Allow me to disagree for one simple reason : the average consumer wouldn't understand it.
Sure ... to someone who can look beyond the graphics it is pretty easy to dial down the graphics and concentrate on the 'essentials'.
However to the average consumer such things don't exist.
I know people that simply are incapable of judging concepts unless they're covered in the proper eyecandy.
I've seen people get 'hot' for a mere mock-up of a cockpit display even though it didn't work while they couldn't be bothered to look at the parts that were working even though they were essential to the software.
Well ... I think you understand what I'm saying.

Quote:
it seems fairly obvious to me that UT3 is more a tech demo, a multi-platform tech demo, than anything else.
Want to know something funny ?
I've always treated the UT-series as a tech-demo for a great game-development platform.
However I also think that while Epic may see it as a tech-demo for their engine they also quite obviously see it as a fully-developed game or else they wouldn't be having fun designing the game and they certainly wouldn't have cut features (like the ladder-system for UT2kx or the Conquest-gametype for UT3).

Quote:
I suppose my ultimate argument here, at least in regard to UT3, is that UT3 could have been made with UE2 (with some additions a la Source) and would have been just as fun gameplay-wise. If that were the case, it may not have flopped. ...
It would have been dead and burried before it hit the shelves.
Why ? Because (like it or not) pc-gamers and the reviewers are as obsessed with high-end graphics as the developers themselves have been for ages.
Just look at what the reviews of STALKER said. Even though the game is great a lot of people claim it 'sucks' because it had "2 year old graphics" ...

Quote:
But, as I said, Epic's in a somewhat unique position in that they are pushing their engine, which is their main bread winner, more than they are pushing games. However, that's not an excuse -- just look at Valve.
And how many games have licensed the source-engine ?
Practically none. The reason Valve is doing so great is because Steam allows them to sell the same old stuff over and over. The only developer that has developed less would be 3Drealms and Bullfrog.

Quote:
You can't say people want realism either. GoW isn't realistic and it sold well. The best-selling game ever (WoW) isn't realistic. COD4, while neat, still isn't that realistic, all things considered. HL2, there's another for unrealism, but those games are damn awesome. No, what people really want is a great experience,
You're right. They don't want realism.
What they do want is something they can understand and that isn't too alien.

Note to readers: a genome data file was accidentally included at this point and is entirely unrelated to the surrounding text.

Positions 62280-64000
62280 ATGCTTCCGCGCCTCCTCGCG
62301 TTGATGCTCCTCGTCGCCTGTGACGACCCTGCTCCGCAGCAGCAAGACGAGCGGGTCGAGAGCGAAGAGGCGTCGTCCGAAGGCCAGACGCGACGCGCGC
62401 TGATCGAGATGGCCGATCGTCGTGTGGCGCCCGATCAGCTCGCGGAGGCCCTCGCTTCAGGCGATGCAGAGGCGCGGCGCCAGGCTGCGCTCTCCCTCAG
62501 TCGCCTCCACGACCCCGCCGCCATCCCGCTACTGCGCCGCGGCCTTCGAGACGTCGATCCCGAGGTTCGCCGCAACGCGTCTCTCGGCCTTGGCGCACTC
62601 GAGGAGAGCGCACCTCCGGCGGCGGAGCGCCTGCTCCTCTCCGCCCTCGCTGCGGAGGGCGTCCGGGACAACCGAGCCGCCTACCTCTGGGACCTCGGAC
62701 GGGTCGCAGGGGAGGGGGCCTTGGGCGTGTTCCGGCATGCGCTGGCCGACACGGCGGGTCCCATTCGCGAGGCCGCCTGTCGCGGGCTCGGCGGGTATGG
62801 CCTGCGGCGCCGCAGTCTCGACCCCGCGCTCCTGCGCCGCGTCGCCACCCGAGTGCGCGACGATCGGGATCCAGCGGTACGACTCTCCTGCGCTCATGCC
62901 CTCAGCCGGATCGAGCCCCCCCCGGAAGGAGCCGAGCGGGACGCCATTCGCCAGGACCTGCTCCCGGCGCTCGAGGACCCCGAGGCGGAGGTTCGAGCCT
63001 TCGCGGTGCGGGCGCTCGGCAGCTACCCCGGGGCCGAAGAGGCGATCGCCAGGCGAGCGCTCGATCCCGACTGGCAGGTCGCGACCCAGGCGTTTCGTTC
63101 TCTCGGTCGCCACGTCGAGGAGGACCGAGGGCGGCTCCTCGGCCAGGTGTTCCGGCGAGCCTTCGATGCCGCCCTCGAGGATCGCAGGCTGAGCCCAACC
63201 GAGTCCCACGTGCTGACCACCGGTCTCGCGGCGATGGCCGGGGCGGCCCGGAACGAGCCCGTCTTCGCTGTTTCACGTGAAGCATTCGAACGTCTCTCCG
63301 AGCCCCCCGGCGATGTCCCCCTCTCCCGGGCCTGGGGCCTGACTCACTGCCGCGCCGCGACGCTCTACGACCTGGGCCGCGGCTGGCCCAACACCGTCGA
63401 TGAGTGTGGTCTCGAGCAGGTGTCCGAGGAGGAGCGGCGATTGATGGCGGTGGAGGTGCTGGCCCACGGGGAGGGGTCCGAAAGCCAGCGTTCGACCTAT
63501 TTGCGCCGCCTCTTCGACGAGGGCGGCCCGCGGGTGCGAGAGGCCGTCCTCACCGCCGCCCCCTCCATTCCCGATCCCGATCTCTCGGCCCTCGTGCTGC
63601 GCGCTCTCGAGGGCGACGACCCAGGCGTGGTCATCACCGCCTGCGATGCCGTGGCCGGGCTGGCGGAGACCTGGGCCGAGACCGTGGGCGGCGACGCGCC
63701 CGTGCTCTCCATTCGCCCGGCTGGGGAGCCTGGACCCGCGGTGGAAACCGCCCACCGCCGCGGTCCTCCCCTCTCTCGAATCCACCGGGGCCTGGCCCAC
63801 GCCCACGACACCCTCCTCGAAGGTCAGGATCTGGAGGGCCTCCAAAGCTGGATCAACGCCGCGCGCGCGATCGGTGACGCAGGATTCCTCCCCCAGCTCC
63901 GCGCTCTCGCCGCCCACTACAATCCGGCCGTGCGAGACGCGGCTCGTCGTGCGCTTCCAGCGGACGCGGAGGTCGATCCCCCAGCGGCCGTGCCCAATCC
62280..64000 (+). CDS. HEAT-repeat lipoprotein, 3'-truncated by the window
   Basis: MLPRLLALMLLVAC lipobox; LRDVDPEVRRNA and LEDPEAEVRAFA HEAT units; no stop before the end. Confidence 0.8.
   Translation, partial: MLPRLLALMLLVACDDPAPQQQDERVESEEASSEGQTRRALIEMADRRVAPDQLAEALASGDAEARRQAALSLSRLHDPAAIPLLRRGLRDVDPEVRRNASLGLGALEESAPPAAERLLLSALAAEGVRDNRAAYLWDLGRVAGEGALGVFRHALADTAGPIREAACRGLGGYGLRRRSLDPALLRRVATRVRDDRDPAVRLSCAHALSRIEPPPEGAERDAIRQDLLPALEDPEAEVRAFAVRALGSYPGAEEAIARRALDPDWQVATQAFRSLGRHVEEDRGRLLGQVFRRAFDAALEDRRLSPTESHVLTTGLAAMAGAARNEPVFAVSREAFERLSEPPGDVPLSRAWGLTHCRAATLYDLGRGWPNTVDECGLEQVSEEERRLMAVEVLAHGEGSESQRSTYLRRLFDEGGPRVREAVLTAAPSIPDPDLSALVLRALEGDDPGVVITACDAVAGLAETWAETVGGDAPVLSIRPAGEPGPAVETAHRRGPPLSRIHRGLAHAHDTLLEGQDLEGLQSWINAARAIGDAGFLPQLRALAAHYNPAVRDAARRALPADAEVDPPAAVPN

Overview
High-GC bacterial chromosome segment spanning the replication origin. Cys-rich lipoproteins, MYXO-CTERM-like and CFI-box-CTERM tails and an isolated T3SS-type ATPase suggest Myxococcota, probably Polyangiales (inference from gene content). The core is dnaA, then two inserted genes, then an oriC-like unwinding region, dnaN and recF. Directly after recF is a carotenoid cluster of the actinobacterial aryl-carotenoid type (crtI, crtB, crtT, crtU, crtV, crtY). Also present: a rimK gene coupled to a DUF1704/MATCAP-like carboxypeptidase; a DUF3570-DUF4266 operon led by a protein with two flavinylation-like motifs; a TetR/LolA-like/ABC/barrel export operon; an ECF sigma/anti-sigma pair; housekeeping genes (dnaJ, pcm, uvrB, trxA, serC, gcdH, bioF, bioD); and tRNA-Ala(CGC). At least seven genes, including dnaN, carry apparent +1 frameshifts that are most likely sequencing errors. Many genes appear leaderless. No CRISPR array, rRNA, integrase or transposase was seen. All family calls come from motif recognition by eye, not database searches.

UT is far too futuristic a concept for those not familliar with the series.
WoW isn't realistic, but it does rely on 'standard' fantasy-stereotypes that made Lord of the Rings and D&D such a success.

Quote:
and more graphical nonsense is not the answer. Sure, it might be great in small doses -- Crysis, for example -- but if every game was simply pretty to look at with ultimately forgettable gameplay, people would stop going for them, I think.
No they would not. Simple forgettable gameplay is what the majority wants.
It's what makes sure that companies can release new games every month.
In fact of all the games available WoW is the most lethal to the industry as it quite literally stops them from buying new games once you get hooked.
If a company ever were to release a game that had the same addictive quality without the monthly fee then the industry would be dead.

Quote:
You don't need more graphics to have an immersive, fun game. PC gamers don't need to be forced to upgrade to support the latest pixel shader. PC developers don't need to mercenarily suck at the teat of the hardware companies, constantly pushing the limits to ensure hardware sales while getting kick-backs for the advertisement. If they cared more about the customers than the licenses and business contracts, maybe something good would happen for PC gaming. Consoles aren't like this -- static hardware puts more emphasis on great games over great technology.
You're right ... they don't "need" it, but the majority of the consumers still requires it. The Wii is pretty much the only one that's managed to break that cycle ... and they did it by focussing on an audience that traditionally didn't play games. In essence they found people that weren't hooked on hardware-upgrades (read reviews of Wii-games by 'traditional' players and you'll see the complaints about crappy graphics return)

Quote:
If PC developers concentrated on great games lots of people could run and would want to buy, maybe the piracy ordeal wouldn't be so large an issue.
I disagree once again.
Piracy doesn't happen because people can't play the latest games.
It happens because people are forced to tweak forever just to get the average game up and running.
Once you get that kind of knowledge it is real tempting to make the final transition to warez as you'll still have to tweak a bit, but you won't feel quite as ripped off because you didn't pay ...


Quote: